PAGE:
[2] This is a sea-faring expression, meaning, the anchor would not take hold.


Leo. Didst note it?

Cam. He would not stay at your petitions; made His business more material.

Leo. Didst perceive it ?

They're here with me already; whispering, rounding,"

Sicilia is a so-forth: 'Tis far gone,

When I shall gust it last.-How cam't, Camillo,

That he did stay?

Cam. At the good queen's entreaty.


Leo. At the queen's, be't: good, should be pertinent;

But so it is, it is not. Was this taken

By any understanding pate but thine?

For thy conceit is soaking, will draw in

More than the common blocks :-Not noted, is't,
But of the finer natures? by some severals,

Of head-piece extraordinary? lower messes,"
Perchance, are to this business purblind: say.

Cam. Business, my lord? I think, most understand
Bohemia stays here longer.

Leo. Ha?

Cam. Stays here longer.

Leo. Ay, but why?

Cam. To satisfy your highness, and the entreaties Of our most gracious mistress.

Leo. Satisfy

The entreaties of your mistress ?-satisfy ?-
Let that suffice. I have trusted thee, Camillo,
With all the nearest things to my heart, as well
My chamber-councils: wherein, priest-like, thou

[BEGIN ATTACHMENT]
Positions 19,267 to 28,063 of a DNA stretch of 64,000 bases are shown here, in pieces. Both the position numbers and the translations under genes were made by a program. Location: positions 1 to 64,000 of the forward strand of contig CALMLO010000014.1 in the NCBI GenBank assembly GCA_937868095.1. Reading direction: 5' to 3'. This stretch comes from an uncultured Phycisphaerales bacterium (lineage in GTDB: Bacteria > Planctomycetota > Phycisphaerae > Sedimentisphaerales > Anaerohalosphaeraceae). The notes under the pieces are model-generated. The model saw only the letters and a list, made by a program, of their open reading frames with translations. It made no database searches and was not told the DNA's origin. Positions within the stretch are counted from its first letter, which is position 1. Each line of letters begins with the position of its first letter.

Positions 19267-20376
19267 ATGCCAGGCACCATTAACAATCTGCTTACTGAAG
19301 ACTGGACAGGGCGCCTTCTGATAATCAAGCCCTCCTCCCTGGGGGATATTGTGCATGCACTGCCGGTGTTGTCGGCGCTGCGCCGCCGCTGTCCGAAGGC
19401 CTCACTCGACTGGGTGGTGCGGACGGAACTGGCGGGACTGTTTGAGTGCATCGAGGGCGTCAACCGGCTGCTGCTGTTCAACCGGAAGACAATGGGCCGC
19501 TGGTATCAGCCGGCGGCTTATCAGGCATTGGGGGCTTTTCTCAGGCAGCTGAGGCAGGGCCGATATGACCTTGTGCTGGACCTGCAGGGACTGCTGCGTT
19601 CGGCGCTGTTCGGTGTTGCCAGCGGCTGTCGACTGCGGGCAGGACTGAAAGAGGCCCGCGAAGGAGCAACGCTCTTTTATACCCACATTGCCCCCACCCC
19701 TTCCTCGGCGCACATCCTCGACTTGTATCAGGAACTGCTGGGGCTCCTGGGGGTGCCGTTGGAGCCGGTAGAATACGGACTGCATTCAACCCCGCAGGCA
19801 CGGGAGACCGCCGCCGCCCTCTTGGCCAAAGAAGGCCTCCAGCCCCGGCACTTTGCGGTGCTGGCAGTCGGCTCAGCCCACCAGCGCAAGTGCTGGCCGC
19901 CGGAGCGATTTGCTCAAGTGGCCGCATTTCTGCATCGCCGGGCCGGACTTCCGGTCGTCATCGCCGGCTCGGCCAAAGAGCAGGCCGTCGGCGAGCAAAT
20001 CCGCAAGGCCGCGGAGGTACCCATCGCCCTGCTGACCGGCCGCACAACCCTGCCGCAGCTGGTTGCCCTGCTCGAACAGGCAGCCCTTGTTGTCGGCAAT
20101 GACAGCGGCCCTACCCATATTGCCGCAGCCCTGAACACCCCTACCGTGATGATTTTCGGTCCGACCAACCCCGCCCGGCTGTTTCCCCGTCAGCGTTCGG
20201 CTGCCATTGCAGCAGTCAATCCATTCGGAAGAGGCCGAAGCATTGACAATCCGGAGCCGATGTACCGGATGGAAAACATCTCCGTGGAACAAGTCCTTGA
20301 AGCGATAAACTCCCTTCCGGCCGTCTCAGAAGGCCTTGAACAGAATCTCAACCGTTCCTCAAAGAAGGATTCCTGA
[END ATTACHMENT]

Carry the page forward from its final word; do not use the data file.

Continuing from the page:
Hast cleans'd my bosom; I from thee departed
Thy penitent reform'd: but we have been

[3] Not Polixenes and Hermione, but casual observers, people accidentally pri sent. THIRLBY.

[4] To round in the ear is to whisper or to tell secretly. The expression is very copiously explained by M. Casaubon, in his book de Ling. Sar. JOHNSON.

[5] This was a phrase employed when the speaker, through caution or disgust, wished to escape the utterance of an obnoxious term. A commentator on Shakespeare will often derive more advantage from listening to vulgar than to polite conversation. At the corner of Fleet Market, 1 lately heard one woman describing another, say" Every body knows that her husband is a so-forth." As she spoke the last word, her fingers expressed the emblem of cuckoldom. STEEVENS. [6] Gust it-i. e. taste it. STEEVENS.